By Danny Halpin
A new rubber-tentacled robot could be used to handle anything from fruit and vegetables to endangered coral. Most grippers rely on embedded sensors, complex feedback loops or advanced machine learning algorithms, combined with the skill of the operator. But researchers at Harvard University’s School of Engineering and Applied Sciences (SEAS) in the US have created a new type that uses inflatable tentacles.
Modeled on how jellyfish ensnare their prey, the robotic gripper uses hollow, foot-long filaments made of rubber to entangle itself around objects. As one side of the rubber tube is thicker than the other, it curls like a pig’s tail when inflated and can grip objects without sensing, planning, or feedback control. While to release an object the operator simply deflates the tubes.
Each individual contact is weak, but collectively the filaments are strong, and the researchers say they could handle heavy but fragile objects such as endangered coral or fragile artifacts from sunken ships.
Study first author Dr. Kaitlyn Becker, a postdoctoral fellow at SEAS, said: “With this research, we wanted to re-imagine how we interact with objects.
“By taking advantage of the natural compliance of soft robotics and enhancing it with a compliant structure, we designed a gripper that is greater than the sum of its parts and a grasping strategy that can adapt to a range of complex objects with minimal planning and perception.”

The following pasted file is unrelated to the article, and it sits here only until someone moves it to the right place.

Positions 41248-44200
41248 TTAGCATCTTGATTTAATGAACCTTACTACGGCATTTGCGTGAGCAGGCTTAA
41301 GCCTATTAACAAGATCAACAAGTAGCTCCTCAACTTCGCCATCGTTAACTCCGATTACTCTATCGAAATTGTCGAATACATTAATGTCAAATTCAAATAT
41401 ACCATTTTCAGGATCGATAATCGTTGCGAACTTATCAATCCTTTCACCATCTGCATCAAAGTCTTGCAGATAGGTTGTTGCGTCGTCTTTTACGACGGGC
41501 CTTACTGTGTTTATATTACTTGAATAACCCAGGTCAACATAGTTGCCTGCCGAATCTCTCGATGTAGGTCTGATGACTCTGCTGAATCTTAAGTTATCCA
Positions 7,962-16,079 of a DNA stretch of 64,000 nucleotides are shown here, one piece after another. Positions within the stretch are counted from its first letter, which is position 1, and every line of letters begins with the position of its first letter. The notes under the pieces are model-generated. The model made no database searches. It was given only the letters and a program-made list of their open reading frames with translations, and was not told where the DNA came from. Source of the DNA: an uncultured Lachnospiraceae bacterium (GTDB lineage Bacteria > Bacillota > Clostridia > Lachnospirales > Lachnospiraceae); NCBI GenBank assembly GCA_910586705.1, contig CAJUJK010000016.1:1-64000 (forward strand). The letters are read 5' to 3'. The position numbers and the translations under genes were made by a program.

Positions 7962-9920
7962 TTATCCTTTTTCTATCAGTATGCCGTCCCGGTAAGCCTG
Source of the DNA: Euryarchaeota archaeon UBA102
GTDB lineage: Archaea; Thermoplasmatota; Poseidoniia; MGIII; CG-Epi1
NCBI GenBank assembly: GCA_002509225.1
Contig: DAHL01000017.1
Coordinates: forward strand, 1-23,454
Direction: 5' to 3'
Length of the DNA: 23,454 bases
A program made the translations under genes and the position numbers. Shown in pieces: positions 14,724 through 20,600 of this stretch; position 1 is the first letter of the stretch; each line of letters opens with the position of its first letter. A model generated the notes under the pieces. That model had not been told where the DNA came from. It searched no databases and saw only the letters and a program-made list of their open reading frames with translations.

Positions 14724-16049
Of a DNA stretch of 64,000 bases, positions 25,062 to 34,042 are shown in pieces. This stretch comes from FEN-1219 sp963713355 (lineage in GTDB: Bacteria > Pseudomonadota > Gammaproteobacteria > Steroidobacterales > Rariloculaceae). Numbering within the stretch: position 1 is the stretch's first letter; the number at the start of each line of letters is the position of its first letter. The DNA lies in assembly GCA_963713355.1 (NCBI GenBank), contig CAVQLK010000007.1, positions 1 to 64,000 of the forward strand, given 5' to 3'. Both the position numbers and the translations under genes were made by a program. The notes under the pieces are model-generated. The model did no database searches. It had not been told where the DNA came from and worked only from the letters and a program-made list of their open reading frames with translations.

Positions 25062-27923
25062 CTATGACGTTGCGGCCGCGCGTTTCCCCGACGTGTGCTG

Dr. Becker and colleagues used simulations and experiments to test the gripper by picking up a range of objects including various houseplants and toys. The team said the gripper could also be used to pick up soft fruit and vegetables for agricultural production and distribution, delicate tissue in medical settings and even irregularly shaped warehouse objects like glassware.
Dr. Becker said her work combines that of Professor Lakshminarayanan Mahadevan on the topological mechanics of entangled filaments with Professor Robert Wood’s research on soft robotic grippers.
Mahadevan said: “Entanglement enables each highly compliant filament to conform locally with a target object leading to a secure but gentle topological grasp that is relatively independent of the details of the nature of the contact.”
Wood, who is also the co-corresponding author of the paper, added: “This new approach to robotic grasping complements existing solutions by replacing simple, traditional grippers that require complex control strategies with extremely compliant and morphologically complex filaments that can operate with very simple control.
“This approach expands the range of what’s possible to pick up with robotic grippers.”
The development was described in the journal Proceedings of the National Academy of Sciences
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